Qatar will be among the major beneficiaries of pipeline gas exports in the Mideast region, whose combined output will reach 60 billion cubic metres (bcm) by 2040, the Doha-based Gas Exporting Countries Forum has said in a report.
During the GECF outlook (2017- 2040) period, the region will witness growth in pipeline exports, by a rate of 2.8% a year, GECF said.
Besides Qatar, the expansion in pipeline gas exports will benefit Iran and Iraq,
Total pipeline exports from GECF members will increase over the outlook period, while GECF observers’ pipeline exports will decline, the report noted.
Pipelines will remain the dominant vehicle for natural gas trade over the outlook period, with usage increasing by a compounded average annual growth rate (CAAGR) of around 1.6% to more than 830 bcm per year by 2040.
Pipeline trade volumes are very dependent on bilateral long-term negotiations. In most countries, pipeline infrastructure is owned by state-run companies, and geopolitical issues can have a significant impact on the development of infrastructure and contractual negotiations concerning investments in pipeline trade, the GECF said.
Currently, the share held by the Commonwealth of Independent States (CIS) of total pipeline exports is 50%. In other words, half of the gas received through pipelines and consumed in a country other than where it was produced, is output from the CIS region.
This share will grow to 69% by 2040. Developing pipeline infrastructure from the CIS region to two important demand nodes (Europe and China/India) is the main reason for this increase.
Among importing regions, OECD (Organisation for Economic Co-operation and Development) Europe is the largest destination for pipeline gas and it will retain this position over the outlook period.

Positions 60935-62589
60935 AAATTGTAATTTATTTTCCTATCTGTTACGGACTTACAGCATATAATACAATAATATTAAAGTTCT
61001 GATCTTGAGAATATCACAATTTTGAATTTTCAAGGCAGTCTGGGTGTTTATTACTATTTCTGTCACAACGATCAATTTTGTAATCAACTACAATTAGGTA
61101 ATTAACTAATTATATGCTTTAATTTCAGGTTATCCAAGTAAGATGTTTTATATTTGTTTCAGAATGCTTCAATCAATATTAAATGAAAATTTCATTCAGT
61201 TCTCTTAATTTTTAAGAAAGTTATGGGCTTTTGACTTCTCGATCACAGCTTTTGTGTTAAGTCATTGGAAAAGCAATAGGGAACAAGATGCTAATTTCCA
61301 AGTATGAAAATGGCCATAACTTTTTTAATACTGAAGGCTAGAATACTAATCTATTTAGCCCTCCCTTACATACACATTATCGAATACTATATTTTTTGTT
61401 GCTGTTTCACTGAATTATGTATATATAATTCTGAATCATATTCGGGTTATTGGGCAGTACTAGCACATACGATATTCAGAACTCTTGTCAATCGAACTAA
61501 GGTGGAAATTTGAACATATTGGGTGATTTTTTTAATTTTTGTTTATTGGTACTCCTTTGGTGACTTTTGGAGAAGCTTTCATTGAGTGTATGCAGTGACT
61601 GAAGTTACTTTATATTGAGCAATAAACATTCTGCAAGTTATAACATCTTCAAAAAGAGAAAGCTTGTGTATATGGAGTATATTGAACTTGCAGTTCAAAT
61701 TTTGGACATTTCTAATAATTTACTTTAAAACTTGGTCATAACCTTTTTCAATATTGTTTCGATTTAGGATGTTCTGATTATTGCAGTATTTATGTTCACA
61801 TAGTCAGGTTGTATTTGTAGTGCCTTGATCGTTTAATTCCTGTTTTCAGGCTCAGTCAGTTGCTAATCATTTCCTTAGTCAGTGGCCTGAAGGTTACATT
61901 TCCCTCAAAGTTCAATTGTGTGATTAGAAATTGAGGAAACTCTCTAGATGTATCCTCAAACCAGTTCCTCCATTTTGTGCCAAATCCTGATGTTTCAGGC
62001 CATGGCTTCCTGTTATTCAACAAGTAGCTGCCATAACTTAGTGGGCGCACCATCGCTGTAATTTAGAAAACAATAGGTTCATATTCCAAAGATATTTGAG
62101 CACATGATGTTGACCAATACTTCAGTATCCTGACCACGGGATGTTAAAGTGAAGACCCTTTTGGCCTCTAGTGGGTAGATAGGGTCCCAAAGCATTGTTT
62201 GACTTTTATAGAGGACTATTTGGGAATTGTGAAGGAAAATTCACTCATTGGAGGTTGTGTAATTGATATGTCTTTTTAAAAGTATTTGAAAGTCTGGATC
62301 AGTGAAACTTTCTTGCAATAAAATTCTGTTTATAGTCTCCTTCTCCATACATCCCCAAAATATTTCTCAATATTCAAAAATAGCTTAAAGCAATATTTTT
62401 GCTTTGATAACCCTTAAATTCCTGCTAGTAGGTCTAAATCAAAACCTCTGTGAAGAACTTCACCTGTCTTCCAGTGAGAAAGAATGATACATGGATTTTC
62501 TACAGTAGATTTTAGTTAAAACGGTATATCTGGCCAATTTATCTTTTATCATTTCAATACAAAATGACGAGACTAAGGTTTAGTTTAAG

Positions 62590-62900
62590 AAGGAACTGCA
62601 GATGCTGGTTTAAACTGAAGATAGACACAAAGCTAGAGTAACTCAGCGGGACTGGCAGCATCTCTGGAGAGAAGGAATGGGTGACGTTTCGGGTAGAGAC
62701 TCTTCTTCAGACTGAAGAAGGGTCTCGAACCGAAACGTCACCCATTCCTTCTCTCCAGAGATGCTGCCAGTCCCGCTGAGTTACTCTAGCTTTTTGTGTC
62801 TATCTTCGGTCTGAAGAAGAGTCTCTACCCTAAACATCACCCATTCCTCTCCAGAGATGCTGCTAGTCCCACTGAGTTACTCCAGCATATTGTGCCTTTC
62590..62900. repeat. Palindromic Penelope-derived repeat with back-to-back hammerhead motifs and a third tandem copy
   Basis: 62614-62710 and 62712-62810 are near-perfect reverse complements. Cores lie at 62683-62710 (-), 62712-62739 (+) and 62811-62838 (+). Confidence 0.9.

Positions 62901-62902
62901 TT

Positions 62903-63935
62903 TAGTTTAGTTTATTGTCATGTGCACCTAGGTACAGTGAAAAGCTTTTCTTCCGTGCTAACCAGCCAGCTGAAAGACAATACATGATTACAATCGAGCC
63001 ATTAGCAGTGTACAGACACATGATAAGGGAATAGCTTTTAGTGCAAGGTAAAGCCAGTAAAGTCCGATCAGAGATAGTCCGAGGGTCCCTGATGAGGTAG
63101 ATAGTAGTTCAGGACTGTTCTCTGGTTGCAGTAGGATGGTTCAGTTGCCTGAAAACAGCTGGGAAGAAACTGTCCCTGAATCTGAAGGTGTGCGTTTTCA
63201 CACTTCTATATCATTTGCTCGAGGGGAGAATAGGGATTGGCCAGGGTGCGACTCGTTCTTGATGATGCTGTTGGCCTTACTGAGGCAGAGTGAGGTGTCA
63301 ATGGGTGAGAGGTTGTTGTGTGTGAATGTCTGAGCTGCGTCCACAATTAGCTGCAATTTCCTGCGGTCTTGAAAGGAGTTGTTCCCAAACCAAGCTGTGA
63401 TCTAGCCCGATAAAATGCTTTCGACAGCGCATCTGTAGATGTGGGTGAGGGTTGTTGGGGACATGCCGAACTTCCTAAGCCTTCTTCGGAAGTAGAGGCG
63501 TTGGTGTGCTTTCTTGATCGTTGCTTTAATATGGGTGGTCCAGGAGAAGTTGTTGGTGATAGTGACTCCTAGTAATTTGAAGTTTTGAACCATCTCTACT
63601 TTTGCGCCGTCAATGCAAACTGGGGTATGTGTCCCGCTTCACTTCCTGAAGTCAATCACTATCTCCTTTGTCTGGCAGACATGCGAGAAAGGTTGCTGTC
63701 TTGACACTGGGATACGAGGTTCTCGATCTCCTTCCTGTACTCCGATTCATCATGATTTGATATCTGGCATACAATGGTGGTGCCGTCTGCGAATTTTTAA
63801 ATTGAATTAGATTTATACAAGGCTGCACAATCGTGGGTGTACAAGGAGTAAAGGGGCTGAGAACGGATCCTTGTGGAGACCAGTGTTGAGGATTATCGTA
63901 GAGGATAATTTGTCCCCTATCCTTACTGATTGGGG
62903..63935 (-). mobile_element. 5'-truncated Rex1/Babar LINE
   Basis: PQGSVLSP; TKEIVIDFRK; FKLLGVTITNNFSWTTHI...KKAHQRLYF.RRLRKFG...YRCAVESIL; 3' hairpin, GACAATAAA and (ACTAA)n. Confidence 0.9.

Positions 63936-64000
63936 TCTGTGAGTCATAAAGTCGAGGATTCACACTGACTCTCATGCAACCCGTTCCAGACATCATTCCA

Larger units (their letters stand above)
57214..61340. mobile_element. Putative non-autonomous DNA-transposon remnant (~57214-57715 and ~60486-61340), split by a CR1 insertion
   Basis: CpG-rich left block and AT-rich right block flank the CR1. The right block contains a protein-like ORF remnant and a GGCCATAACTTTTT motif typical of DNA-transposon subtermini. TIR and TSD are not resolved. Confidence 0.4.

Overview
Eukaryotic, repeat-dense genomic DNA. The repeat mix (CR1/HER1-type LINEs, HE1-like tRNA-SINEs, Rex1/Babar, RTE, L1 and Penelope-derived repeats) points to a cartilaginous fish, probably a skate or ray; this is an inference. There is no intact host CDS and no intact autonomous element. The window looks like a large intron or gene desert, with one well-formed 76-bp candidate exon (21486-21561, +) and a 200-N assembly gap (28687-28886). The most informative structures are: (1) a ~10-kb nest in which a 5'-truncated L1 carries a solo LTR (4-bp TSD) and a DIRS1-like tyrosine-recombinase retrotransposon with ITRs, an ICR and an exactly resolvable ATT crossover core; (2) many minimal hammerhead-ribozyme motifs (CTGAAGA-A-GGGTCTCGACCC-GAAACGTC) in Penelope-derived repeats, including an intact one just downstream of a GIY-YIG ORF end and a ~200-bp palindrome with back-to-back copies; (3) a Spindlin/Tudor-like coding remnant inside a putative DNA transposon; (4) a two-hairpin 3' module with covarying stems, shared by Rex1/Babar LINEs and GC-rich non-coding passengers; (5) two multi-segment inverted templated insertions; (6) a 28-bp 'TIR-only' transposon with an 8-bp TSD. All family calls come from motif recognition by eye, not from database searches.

However, the region’s share will decline from more than 65% in 2016 to 58% in 2040. This decline stems from the fact that other regions are emerging, accounting for significant market shares of pipeline exports. Furthermore, increasing volumes of liquefied natural gas (LNG) are being introduced to meet European demand.
The GECF countries will maintain their role in the global gas trade over the outlook horizon, the report said. In the medium-term, a slight decline can be observed in the market share of the GECF countries in terms of total export volume, which can be attributed to the export boom in Australia and the US.
However, the GECF’s share will recover to around 68% by the mid-2020s and will settle at 65% in 2040. This means that, in 2040, 65% of natural gas consumed in countries, which are not gas-producers, will be the output of the GECF Countries.
More than 78% of total gas imports in 2040 will be accounted for by Europe and Asia, with only 11% of imported gas flows heading to countries in North America and Latin America.
In the Middle East, an increase from current volumes will be observed, from 26bcm today to around 50bcm by 2040, the GECF said.
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